Despite how financially strong our citizens were entering into this sudden recession and despite the strong economy and strong banking system when entering into this very sudden and sharp recession, this level of sudden high unemployment with monthly job loss 20 times higher than the worst month in late 2008, is more than likely to result in a lot of foreclosures. After an induction period, bank owned properties (“REO’s”) will come back on the market.
It has been reported that 15% of the unemployment filings in the past few weeks were marked "permanent" and 85% "temporary". Even at 15% permanent, that is still 3.9 million jobs lost in 4 weeks which is 400% more than the previous record job loss in late 2008! Since jobs pay mortgages and rent, it is very hard to make the case that this magnitude of job loss will have negligible impact on prices of distressed properties. While it is POSSIBLE that the prices of distressed properties will not be affected by this job loss, I for one, will be ready to buy low and closely monitor inventory and pricing of bank owned properties and other distressed home sales.
From 2010 to 2016, I bought REO’s and HUD homes almost exclusively. These single family homes always needed significant renovation and I bought them at a deep discount to their retail after repair value (“ARV”) even after accounting for the repairs.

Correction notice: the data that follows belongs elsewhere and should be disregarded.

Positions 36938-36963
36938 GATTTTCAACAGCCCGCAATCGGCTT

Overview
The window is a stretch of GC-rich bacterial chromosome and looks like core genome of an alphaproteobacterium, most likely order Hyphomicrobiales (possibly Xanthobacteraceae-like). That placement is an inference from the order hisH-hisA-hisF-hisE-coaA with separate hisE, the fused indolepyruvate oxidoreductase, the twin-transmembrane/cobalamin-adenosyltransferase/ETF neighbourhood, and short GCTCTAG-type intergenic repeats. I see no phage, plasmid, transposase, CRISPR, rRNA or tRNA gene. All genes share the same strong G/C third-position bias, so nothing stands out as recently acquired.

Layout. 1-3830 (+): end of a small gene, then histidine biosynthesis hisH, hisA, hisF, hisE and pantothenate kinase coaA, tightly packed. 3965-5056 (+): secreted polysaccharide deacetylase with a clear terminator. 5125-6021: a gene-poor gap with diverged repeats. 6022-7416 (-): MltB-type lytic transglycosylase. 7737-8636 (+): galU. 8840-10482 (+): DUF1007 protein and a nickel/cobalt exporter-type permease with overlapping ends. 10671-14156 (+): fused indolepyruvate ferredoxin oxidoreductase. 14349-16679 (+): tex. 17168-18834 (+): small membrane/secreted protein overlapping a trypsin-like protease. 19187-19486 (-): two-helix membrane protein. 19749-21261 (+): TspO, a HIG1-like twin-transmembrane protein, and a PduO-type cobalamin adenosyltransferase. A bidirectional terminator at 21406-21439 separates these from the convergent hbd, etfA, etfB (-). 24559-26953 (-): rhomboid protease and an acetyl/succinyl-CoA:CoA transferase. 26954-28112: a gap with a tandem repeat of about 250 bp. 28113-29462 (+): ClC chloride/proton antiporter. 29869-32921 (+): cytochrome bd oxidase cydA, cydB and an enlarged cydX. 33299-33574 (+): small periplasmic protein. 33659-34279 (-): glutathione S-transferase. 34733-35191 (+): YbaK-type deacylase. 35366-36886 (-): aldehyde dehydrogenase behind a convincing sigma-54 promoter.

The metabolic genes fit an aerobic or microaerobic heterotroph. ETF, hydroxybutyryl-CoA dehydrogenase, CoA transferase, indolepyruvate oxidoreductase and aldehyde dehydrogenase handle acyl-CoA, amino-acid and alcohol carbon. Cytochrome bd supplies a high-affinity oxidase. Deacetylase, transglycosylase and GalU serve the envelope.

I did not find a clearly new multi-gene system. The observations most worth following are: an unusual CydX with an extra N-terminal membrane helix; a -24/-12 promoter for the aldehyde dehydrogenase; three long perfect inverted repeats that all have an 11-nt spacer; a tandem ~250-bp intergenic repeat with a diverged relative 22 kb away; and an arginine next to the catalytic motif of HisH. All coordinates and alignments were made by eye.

I flipped some of these houses for attractive profit and I kept some of these houses as high cash flowing rentals. In some cases, I rented the houses with high cash flow, then I sold them when I saw significant appreciation during the recovery.
The strategy that I plan to deploy in 2021-2025 (or later) is the same as one of the strategies I deployed in 2012-2020, IF AND ONLY IF PRICES OF REO'S DROP IN 2021 due to high foreclosure. The general retail real estate market might not drop in 2021 as it did in 2008 due to very different underlying fundamentals such as strong banking system and strong economy pre-COVID in February 2020. That is why we MUST monitor the local retail real estate market AND the REO market as we progress through COVID and post-COVID.
Let’s look at an example of a single family HUD home I bought and renovated in 2014, then rented for 5 years then sold in 2020.